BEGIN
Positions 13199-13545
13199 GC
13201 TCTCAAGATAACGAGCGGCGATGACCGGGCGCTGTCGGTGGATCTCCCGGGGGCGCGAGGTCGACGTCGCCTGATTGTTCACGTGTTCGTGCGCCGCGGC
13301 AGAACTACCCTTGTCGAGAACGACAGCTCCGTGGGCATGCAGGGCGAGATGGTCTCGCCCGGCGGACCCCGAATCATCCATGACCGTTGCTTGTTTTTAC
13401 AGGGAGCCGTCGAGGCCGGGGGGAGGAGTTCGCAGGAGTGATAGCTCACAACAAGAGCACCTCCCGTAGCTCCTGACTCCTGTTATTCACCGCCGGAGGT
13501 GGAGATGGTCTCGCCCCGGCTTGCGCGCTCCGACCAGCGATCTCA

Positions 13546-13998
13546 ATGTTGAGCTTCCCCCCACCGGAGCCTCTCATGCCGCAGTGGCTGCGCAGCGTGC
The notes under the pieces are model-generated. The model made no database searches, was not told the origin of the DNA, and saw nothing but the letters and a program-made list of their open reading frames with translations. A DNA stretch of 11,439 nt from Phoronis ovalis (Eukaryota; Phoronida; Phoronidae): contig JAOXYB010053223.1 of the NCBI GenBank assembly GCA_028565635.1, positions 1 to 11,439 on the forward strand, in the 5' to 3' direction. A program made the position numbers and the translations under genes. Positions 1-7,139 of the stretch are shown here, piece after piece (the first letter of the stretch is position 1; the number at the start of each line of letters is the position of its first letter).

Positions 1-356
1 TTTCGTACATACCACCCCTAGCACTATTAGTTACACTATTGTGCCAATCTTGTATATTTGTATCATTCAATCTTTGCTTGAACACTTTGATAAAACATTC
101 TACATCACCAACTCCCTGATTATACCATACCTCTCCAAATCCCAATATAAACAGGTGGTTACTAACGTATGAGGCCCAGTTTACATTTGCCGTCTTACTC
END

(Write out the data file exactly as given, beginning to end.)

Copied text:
Positions 13199-13545
13199 GC
13201 TCTCAAGATAACGAGCGGCGATGACCGGGCGCTGTCGGTGGATCTCCCGGGGGCGCGAGGTCGACGTCGCCTGATTGTTCACGTGTTCGTGCGCCGCGGC
13301 AGAACTACCCTTGTCGAGAACGACAGCTCCGTGGGCATGCAGGGCGAGATGGTCTCGCCCGGCGGACCCCGAATCATCCATGACCGTTGCTTGTTTTTAC
13401 AGGGAGCCGTCGAGGCCGGGGGGAGGAGTTCGCAGGAGTGATAGCTCACAACAAGAGCACCTCCCGTAGCTCCTGACTCCTGTTATTCACCGCCGGAGGT
13501 GGAGATGGTCTCGCCCCGGCTTGCGCGCTCCGACCAGCGATCTCA

Positions 13546-13998
13546 ATGTTGAGCTTCCCCCCACCGGAGCCTCTCATGCCGCAGTGGCTGCGCAGCGTGC
The notes under the pieces are model-generated. The model made no database searches, was not told the origin of the DNA, and saw nothing but the letters and a program-made list of their open reading frames with translations. A DNA stretch of 11,439 nt from Phoronis ovalis (Eukaryota; Phoronida; Phoronidae): contig JAOXYB010053223.1 of the NCBI GenBank assembly GCA_028565635.1, positions 1 to 11,439 on the forward strand, in the 5' to 3' direction. A program made the position numbers and the translations under genes. Positions 1-7,139 of the stretch are shown here, piece after piece (the first letter of the stretch is position 1; the number at the start of each line of letters is the position of its first letter).

Positions 1-356
1 TTTCGTACATACCACCCCTAGCACTATTAGTTACACTATTGTGCCAATCTTGTATATTTGTATCATTCAATCTTTGCTTGAACACTTTGATAAAACATTC
101 TACATCACCAACTCCCTGATTATACCATACCTCTCCAAATCCCAATATAAACAGGTGGTTACTAACGTATGAGGCCCAGTTTACATTTGCCGTCTTACTC